Course Descriptions

Below are descriptions for a selection of courses in the undergraduate business program. For additional information, please reference the most recent course catalog

BUS 1301 Business Foundations Seminar

Introduces students to business practices, management principles and the functional disciplines within organizations. Students study contemporary issues in business within the context of the economic, moral, political, social and legal pressures on business decision-making.

3 Credits

BUS 1310 Financial Accounting

Developing an understanding of accounting processes, this course focuses on the preparation and use of accounting reports for business entities. An understanding of the uses of accounting for external reporting, emphasizing accounting as a provider of financial information, is stressed.

3 Credits

BUS 3095 Business Practicum

The practicum will require that students work a minimum of 400 hours in a professional capacity at the organization of their choosing. A 15 minute presentation to faculty is required after completion. The zero-credit practicum is required for graduation.

0 Credits

BUS 3101 Applied Computer Technology (B.A. only)

Development of skills necessary to facilitate problem solving, decision making and communication with technology. Skill development competencies center around spreadsheets. Prerequisite: BUS 1301.

1 Credit

BUS 3301 Software Skills (B.S. only)

Development of software skills necessary to facilitate problem solving, decision making, and communication with technology. Skill development competencies center primarily on spreadsheets, pivot tables and data analysis. Emerging business software packages will be discussed.

3 Credits

BUS 3302 Leadership and Organizations

Introduction to the process of leading within the framework and structure of complex organizations. The course examines leadership theory and behavioral science research, with an emphasis on the development of leadership and interpersonal skills through self-assessment, case analysis and experiential exercises. Prerequisite: An earned grade of "C-" or better for BUS 1301 or PSY 2313. Restricted to Juniors and Seniors or by approval of instructor.

3 Credits

BUS 3310 Fundamentals of Managerial Finance

The foundational principles for managing the financial function within an organization. Students learn how to value uncertain cash flows, develop an understanding of the concept of risk, examine the relationship between risk and return and develop an understanding of the relationship between accounting and finance. Prerequisite: BUS 3314 or equivalent.

3 Credits

BUS 3314 Managerial Accounting

The internal use of accounting techniques to support management decisions and budgeting for business operations. Prerequisite: An earned grade of "C-" or better for BUS 1310.

3 Credits

BUS 3320 Marketing Theory and Practice

Application- and theory-intensive study, using behavioral and economic research original-source articles, of marketing approaches applied by business firms and other organizations. Attention focuses on the influence of the marketplace, the process of determining an enterprises products, prices, channels and communication strategies and the preparation of a marketing plan. Prerequisite: An earned grade of "C-" or better for BUS 1301.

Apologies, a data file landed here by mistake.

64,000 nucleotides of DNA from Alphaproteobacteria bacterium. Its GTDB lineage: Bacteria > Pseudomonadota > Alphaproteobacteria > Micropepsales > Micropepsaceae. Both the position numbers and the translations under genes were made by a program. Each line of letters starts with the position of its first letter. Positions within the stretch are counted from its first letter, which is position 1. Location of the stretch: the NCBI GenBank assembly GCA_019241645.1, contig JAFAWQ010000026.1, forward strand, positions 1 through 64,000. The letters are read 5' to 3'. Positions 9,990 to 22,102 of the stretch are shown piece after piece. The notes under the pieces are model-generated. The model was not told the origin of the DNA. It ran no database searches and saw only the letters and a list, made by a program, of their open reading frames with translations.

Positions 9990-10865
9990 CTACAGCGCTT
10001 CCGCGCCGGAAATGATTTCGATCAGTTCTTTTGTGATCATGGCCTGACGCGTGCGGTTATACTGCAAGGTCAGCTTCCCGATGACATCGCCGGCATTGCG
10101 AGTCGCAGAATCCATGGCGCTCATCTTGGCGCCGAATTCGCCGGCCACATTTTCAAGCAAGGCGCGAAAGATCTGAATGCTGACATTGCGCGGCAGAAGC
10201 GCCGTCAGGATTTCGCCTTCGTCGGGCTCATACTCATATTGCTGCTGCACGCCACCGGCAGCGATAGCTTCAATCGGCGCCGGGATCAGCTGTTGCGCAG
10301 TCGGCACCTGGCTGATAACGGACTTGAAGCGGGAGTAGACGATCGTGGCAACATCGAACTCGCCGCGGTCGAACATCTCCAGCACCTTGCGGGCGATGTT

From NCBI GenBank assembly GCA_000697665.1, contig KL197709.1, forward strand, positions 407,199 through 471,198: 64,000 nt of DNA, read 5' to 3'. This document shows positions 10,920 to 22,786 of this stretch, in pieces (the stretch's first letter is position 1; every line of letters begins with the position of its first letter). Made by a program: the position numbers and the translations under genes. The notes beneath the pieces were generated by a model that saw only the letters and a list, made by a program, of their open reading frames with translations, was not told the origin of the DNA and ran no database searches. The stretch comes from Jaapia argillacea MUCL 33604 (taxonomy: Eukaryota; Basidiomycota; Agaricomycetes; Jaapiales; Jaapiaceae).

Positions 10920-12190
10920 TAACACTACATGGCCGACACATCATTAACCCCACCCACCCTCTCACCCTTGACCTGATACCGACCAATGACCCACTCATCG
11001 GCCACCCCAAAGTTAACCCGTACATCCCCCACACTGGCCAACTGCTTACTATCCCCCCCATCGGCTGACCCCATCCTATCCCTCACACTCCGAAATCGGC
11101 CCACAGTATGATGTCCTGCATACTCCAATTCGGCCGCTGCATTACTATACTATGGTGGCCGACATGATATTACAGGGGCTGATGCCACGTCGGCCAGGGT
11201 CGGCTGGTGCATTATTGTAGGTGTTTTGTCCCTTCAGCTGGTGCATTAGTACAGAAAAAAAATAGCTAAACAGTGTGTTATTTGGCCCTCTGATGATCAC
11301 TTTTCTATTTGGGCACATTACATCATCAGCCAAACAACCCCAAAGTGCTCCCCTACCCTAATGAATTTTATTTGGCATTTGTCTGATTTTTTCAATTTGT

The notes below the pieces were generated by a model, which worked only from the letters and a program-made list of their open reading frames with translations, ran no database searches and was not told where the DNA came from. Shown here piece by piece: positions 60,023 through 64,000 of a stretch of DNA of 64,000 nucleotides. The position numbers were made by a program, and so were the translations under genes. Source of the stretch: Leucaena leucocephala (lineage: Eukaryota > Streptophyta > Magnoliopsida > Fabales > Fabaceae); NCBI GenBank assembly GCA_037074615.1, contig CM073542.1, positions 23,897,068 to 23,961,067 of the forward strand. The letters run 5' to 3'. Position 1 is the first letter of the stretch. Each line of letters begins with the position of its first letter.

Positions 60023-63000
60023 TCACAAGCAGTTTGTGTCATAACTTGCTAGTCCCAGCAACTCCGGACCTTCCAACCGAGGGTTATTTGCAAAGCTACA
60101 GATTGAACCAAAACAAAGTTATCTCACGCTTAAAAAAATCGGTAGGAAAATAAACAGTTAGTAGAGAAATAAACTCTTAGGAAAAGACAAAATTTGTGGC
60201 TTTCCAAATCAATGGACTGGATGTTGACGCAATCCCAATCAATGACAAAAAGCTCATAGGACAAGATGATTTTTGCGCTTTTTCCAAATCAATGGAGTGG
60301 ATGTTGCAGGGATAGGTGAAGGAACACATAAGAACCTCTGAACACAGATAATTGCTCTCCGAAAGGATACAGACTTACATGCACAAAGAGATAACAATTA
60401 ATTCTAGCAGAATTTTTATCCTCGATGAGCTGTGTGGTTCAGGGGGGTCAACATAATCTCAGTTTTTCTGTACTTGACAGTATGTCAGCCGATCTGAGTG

3 Credits

BUS 4350 Quantitative Analysis (B.S. only)

Designed to help business students apply quantitative analysis concepts to a wide variety of business activities and decisions. The course is computational in nature and students will learn to formulate and solve practical business problems. The following topics are covered: advanced linear and integer programming, development and use of simulation tools, advanced modeling and statistics including regression, ANOVA, correlation, and sampling, heuristics, and judgments in decision making.

1 Credit

PHI 3334 Business Ethics

Analysis of moral issues in the contemporary business world from the viewpoints of major philosophical traditions. Topics such as: moral theories and the nature of business; obligations in business relationships; using principles and cases to guide business practices; contemporary corporate culture and its social context; justice in international trade.

3 Credits

THE 3340 Social Justice

Addresses the intersection of economics and theology, considering it as the foundation and means of formation of a just society. The student is introduced to the development and principles of the Catholic Churchs social teaching. Also introduces the social justice theories of the Protestant, Jewish, Muslim and Buddhist traditions. Prerequisite: Economics 1311.

3 Credits


Iraqi Couple Will Use UD Education to Enrich, Preserve Culture

They came here so that someday, they can go back with even more to offer. Sana Kandalan, MA '19, and Anmar Oghanna, MBA '19, a wife and husband, both received scholarships to pursue graduate education at UD; they hope to use their degrees and experiences here to better serve their community back home in Erbil.

+ Read More

Trailblazing Golden Crusaders Pave Path for Future Generations

During their freshman year, a mere nine miles from the UD campus, President John F. Kennedy was shot in Dealey Plaza on Nov. 22, 1963. Kennedy's famous words, "Ask not what America will do for you, but what together we can do for the freedom of man," were imprinted on the memories of these freshmen, influencing the development of their characters and philanthropic spirits and empowering them to serve with distinction in all types of vocations.

+ Read More

Professor Scott Churchill Explores the Souls of Animals

After happening across the early biophilosopher Jakob von Uexküll as a freshman biology major, Professor of Psychology Scott Churchill began peering into the worlds of animals through what Uexküll called the "spiritual eye" rather than our physical one; there, he discovered the animal spirit.

+ Read More